In trying to identify the three key benefits of the Research360 project (as against RDM more generally) I have used the KRDS benefits framework as a guide to determine what the outcome of the benefit will be, when it will be achieved and who will benefit.

1. Centralised provision of RDM support for researchers

Central to research data management are the researchers themselves and it’s easy to forget that all researchers already manage their data. What we’re asking them to do is to continue to manage their data, but in a more structured way and for longer than they might be used to.

In order to do this, researchers need to understand what is meant by RDM and what their responsibilities are – to themselves, to their students, to their funders and to their Institution. They then need to be able to find and access the support available to enable them achieve this.

Researchers will benefit most if this information is clearly visible and usable. We have therefore created and are continuing to develop a research data management website at the University of Bath. This website will host many of the outputs from Research360: our new RDM policy; guidelines in data management planning and storage; information about training and support; and links to other resources.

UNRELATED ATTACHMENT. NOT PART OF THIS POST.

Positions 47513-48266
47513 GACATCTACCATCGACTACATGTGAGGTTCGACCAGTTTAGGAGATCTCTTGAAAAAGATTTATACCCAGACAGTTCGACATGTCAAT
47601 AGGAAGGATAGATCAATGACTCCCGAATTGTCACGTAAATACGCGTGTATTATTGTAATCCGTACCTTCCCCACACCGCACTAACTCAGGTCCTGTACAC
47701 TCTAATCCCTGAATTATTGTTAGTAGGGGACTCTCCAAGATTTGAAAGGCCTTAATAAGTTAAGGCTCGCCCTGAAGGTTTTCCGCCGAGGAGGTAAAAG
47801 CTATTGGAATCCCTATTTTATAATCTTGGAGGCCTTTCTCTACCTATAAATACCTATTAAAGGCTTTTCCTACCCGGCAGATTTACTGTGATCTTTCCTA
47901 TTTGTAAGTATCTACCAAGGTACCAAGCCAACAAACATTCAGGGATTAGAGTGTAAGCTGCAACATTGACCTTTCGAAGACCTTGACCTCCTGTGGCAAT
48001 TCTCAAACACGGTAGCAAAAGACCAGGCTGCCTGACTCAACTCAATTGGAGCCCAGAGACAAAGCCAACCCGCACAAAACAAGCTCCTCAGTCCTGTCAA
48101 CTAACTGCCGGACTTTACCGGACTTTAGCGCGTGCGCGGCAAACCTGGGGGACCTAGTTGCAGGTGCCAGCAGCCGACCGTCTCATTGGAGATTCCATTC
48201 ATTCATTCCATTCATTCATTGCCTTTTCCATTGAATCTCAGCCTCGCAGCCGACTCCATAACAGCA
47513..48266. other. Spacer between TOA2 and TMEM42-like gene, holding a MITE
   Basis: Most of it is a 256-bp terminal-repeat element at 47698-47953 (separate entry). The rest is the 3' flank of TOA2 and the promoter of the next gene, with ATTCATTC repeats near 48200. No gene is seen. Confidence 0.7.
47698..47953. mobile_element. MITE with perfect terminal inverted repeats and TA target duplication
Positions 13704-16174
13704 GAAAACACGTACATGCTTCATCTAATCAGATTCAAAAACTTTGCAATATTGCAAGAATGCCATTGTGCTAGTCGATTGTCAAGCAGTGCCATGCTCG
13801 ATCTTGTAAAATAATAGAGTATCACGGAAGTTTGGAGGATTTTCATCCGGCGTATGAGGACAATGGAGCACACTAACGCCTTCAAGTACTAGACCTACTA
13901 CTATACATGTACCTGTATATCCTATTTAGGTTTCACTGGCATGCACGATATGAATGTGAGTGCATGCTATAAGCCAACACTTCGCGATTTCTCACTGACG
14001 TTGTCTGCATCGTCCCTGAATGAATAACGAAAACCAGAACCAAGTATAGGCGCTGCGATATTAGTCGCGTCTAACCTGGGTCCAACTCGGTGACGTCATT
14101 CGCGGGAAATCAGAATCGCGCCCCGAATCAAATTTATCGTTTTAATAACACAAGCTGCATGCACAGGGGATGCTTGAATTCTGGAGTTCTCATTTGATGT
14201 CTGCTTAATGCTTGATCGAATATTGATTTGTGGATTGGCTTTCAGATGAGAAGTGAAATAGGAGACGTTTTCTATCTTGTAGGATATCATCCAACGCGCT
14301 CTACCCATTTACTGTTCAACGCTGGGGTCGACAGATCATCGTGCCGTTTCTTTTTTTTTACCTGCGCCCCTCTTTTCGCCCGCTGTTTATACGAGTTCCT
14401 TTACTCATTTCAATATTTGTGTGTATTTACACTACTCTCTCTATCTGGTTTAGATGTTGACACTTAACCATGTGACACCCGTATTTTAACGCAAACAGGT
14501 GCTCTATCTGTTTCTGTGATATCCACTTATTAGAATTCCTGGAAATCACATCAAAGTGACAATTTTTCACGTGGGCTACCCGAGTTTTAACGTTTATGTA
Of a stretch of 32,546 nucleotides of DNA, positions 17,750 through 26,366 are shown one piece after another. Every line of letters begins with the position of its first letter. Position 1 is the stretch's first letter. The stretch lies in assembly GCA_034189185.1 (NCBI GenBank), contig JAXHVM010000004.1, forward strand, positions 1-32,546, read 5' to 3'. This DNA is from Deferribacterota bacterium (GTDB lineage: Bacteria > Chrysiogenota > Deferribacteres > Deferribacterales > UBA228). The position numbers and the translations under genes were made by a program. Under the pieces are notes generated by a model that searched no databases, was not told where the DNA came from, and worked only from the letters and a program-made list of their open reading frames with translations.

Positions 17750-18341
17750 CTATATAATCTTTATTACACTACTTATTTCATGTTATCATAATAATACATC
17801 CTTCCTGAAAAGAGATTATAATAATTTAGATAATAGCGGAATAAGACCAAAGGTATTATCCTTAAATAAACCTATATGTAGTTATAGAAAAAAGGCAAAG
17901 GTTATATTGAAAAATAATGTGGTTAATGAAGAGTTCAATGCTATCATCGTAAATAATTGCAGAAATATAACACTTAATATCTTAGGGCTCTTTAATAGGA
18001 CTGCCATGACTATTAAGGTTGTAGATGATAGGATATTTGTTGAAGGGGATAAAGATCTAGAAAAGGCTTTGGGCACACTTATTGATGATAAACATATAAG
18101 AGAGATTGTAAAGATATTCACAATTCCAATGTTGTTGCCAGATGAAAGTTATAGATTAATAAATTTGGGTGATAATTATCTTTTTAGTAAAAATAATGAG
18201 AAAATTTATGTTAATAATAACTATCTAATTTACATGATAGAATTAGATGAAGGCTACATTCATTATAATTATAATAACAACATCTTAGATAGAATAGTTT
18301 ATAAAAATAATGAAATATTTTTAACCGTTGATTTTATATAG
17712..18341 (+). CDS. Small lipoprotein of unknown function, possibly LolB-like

Production of this focal RDM resource will be a direct benefit primarily aimed at researchers internal to the University of Bath. However, it will also showcase our commitment to RDM to our external collaborators and act as a resource to other institutions and to the wider RDM community.

In the near term, we will monitor traffic to the website, use of the resources hosted there and requests for RDM support. We would also hope to see increased use of the existing managed storage facilities and uptake of data management planning as part of all funding applications.

Over the longer term, the resources hosted on this website will support a cultural change across the institution leading to a fully integrated RDM environment at the institution.

2. Strengthening of industrial ties

A key feature of both the Research360 project and research carried out at Bath is the focus on collaborative research, both interdisciplinary research and in collaboration with external organisations.